24. 24. Tony Wagner<br />Rigor Redefined<br />Seven Survival Skills<br />
    25. 25. Habits of Mind<br />3P Grading<br />Grading for Product<br />Grading for Process (Habits of Mind)<br />Grading for Progress (Skills Development)<br />How do you assess these?<br />
    26. 26. Portfolio Assessment<br />
    27. 27. Thinking Organization <br />DEREK CABRERA<br />iDSRP<br />Distinctions, systems, relationships, and perspectives<br />
    28. 28. Types of Thinking<br />Creative<br />Critical<br />Design<br />Systems<br />Strategic/Logical (Problem Solving)<br />Empathetic<br />Disciplinary<br />Reflective<br />Ethical<br />
    29. 29.
    30. 30. Thinking Routines (Teacher Directed)<br />
    31. 31. Blog or Portfolio Prompts<br />Google Forms<br />DyKnow<br />Formative Assessment Prompts <br />
    32. 32. RAFTS Blog Prompts<br />Use your “red hat” to answer this raft?<br />Which hat did you use?<br />
    33. 33. Scamper Prompts<br />
    34. 34. Totally 10<br />Totally 10 is a student choice format for differentiating projects or assessments. Each task a student chooses is given a score of 2,4,6, or 10, where the higher scores reflect greater challenge and complexity. Students must select either one project with a score of 10, or several that add up to a score of 10. Students will choose rigor to do fewer projects. Totally 10 may also be used to design an assessment. Students choose which questions they will answer as long as the total point score equals 10. This<br />gives students choice and lets them think they are making up their own test. (Heacox, 2002).<br />Shift to selecting three hats to complete a unit-<br />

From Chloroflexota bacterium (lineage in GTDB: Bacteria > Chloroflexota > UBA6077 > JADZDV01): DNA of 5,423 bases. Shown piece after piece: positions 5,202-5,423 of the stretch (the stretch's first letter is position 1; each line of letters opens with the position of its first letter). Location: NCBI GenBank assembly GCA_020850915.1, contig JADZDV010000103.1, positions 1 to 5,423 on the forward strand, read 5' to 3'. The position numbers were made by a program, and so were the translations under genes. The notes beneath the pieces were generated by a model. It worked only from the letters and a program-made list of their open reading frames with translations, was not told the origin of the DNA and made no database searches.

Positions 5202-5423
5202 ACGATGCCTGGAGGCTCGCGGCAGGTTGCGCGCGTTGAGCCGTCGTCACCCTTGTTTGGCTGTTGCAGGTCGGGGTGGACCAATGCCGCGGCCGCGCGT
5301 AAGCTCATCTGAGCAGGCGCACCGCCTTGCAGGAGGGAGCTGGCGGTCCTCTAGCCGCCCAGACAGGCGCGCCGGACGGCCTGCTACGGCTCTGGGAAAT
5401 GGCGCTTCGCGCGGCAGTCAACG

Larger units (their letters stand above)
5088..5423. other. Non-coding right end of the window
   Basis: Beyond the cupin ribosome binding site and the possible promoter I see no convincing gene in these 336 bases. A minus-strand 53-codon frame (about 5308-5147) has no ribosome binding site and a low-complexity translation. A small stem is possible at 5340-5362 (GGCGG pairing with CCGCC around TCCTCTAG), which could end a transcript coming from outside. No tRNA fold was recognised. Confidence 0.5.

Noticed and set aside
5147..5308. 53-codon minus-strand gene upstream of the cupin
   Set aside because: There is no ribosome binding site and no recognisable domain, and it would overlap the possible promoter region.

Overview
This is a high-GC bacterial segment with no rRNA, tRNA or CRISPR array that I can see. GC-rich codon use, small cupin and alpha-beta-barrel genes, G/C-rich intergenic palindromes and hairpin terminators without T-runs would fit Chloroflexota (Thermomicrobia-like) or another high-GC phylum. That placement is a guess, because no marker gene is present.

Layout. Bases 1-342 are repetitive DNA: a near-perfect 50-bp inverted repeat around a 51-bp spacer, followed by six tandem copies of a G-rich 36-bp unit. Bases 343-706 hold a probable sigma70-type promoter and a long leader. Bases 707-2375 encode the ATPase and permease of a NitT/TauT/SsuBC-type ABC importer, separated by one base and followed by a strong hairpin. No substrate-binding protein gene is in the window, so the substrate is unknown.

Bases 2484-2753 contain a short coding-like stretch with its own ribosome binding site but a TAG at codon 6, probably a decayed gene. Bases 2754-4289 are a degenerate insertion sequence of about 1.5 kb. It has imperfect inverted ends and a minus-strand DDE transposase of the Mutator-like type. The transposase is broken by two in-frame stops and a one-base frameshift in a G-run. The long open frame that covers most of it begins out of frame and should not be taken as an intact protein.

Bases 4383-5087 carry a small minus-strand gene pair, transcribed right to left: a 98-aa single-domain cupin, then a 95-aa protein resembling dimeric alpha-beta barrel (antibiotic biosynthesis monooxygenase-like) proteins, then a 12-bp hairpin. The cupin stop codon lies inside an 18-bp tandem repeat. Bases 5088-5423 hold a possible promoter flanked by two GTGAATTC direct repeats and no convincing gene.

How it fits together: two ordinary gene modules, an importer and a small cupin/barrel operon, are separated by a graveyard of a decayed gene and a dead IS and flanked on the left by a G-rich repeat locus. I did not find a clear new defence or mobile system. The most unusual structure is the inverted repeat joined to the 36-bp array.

35. 35. Choice Boards<br />
    36. 36. Reflective Thinking<br />What kind of thinking did I use?<br />
    37. 37. Learning Journals<br />Portfolios<br />Blogs<br />Google Docs (shared)<br />OneNote Shared notebooks<br />
    38. 38. Thinkertoys<br />Electronic Thinkertoys<br />
    39. 39. Lumosity<br />
    40. 40. Stella<br />
    41. 41. Fathom<br />
    42. 42. vPython<br />
    43. 43. Jibe<br />
    44. 44. Thinking Worlds <br />“Thinking Worlds is a tool that puts people with creative ideas, not just programmers, fully in control of high-impact immersive design.”<br />
    45. 45. Going Forward<br />Introduce portfolio as assessment tool<br />Shift conversation to improving and growth over grades (3P –process, progress, product)<br />Use portfolio for reflection about learning (provide a model)<br />Put concept of Habits of Mind in front of kids<br />Put growth mindset in front of kids<br />Thinking Strategies<br />Thinkertoys – Advisory Activities<br />Brain Owner’s Manual<br />
    46. 46. The "How People Learn" FrameworkThe "How People Learn" (HPL) framework takes the form of four overlapping lenses (see Figure 1) that can be used to analyze and enhance any learning situation (Bransford et al., 1999). Harris, Bransford, and Brophy (2002) describe the following dimensions of HPL learning environments:<br />1. Learner centeredness. Instruction is tailored, based on a consideration of learners' prior knowledge as well as their prior experiences, misconceptions, and preconceptions about an instructional topic.<br />2. Knowledge centeredness. Issues related to what learners need to know are emphasized, along with how knowledge is structured and applied in various contexts. (This lens has implications for how instruction should be sequenced to support comprehension and use of this knowledge in new situations.)<br />3. Assessment centeredness. Frequent opportunities to monitor students' progress toward the learning goals are provided. Results are fed back to both instructors and learners. <br />4. Community centeredness. This HPL lens recognizes that students are members of multiple communities, including their classrooms, their departments, and their future professions. Opportunities encourage students and instructors to share and learn from each other. <br />